Family Law Prof Blog

Editor: Margaret Ryznar
Indiana University
Robert H. McKinney School of Law

Tuesday, January 17, 2006

Case Law Development: Non-Relatives Have Standing in Child Abuse and Neglect Actions

The Supreme Court of South Carolina has held that a Family Court errs in refusing a request for an evidentiary hearing, instead basing its permanency planning order on the file and pleadings, the arguments of counsel, and the GAL’s report.  The case involved an infant who had been placed with a non-relative custodian.  The custodian had cared for the child for nearly two years and sought to adopt the child.  However, the family court ruled that custodian lacked standing to participate in the permanency hearing as she was not related to child, refused her request for an evidentiary hearing, and dismissed Custodian from the action.  The Supreme Court noted that non-relatives could indeed have standing in abuse and neglect actions: "While Custodian may not stand on precisely the same footing as a parent or close relative, it is apparent from a reading of various statutes touching on the issue that the Legislature contemplated nonrelatives often may play a crucial and important role in the life and well-being of a child, particularly when parents or relatives turn away from the child.... A nonrelative such as Custodian who has a real, material, or substantial interest in the long-term custody and potential adoption of a child has standing to participate in a family court proceeding addressing those issues.  Accordingly, we reject the notion Custodian somehow lacks standing to appear in this case or argue on behalf of Child simply because she is not related to Child by blood or marriage, or because she failed to comply with a treatment and placement plan"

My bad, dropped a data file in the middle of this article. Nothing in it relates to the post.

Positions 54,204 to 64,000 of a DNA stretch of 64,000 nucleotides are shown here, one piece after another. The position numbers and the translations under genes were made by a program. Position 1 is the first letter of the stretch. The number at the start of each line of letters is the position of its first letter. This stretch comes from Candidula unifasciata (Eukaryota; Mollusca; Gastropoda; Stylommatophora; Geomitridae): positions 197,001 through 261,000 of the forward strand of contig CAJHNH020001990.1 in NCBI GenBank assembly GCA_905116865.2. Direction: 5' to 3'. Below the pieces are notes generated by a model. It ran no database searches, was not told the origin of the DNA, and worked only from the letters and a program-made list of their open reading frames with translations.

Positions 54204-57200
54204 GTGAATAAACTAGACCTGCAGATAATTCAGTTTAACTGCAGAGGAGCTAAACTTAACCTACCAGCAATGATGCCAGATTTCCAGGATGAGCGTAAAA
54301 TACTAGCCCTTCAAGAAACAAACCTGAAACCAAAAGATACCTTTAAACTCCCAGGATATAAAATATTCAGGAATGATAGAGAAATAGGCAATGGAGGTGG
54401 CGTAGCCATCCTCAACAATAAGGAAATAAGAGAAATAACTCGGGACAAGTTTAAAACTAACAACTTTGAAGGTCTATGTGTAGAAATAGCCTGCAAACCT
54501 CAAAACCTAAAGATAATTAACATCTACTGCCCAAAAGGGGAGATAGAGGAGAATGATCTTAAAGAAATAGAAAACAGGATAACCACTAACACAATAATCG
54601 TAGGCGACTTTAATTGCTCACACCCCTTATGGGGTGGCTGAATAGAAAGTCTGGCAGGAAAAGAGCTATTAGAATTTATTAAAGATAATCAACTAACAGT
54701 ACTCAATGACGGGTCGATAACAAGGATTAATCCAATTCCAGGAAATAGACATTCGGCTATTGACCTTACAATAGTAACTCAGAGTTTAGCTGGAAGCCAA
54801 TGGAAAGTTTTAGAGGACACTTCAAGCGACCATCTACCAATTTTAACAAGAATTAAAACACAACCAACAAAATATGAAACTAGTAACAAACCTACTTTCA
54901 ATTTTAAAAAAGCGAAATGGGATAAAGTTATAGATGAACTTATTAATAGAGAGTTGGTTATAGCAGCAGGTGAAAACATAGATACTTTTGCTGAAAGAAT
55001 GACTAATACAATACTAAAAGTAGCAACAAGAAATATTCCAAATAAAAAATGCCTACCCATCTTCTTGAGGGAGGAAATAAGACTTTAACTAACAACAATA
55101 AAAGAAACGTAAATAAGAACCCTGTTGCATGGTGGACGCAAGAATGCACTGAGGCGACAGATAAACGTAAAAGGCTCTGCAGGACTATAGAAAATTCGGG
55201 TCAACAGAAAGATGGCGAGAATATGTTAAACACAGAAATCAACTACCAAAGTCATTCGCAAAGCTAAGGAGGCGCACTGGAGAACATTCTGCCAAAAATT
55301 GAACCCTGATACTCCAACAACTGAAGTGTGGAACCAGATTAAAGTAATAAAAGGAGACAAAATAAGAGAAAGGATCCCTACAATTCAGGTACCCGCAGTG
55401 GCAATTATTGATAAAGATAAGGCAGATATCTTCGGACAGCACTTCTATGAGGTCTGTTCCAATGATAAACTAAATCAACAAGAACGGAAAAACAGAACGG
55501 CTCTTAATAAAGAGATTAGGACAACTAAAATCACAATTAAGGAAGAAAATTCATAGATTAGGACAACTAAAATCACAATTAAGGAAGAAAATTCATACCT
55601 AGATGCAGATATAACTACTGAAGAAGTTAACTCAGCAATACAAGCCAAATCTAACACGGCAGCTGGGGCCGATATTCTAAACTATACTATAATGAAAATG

Despite the trial court's error, the court affirmed the order of the family court because Custodian had appealed only the issue of the evidentiary hearing and had failed to appeal the ruling which dismissed her from the case.

Morris v. Monceaux, 2006 S.C. LEXIS 7 (January 9, 2006)
Opinion available on the web (last viisted January 17, 2006 bgf)

Thanks to law firm of Stevens and MacPhail's South Carolina Family Law Blog for highlighting this case.

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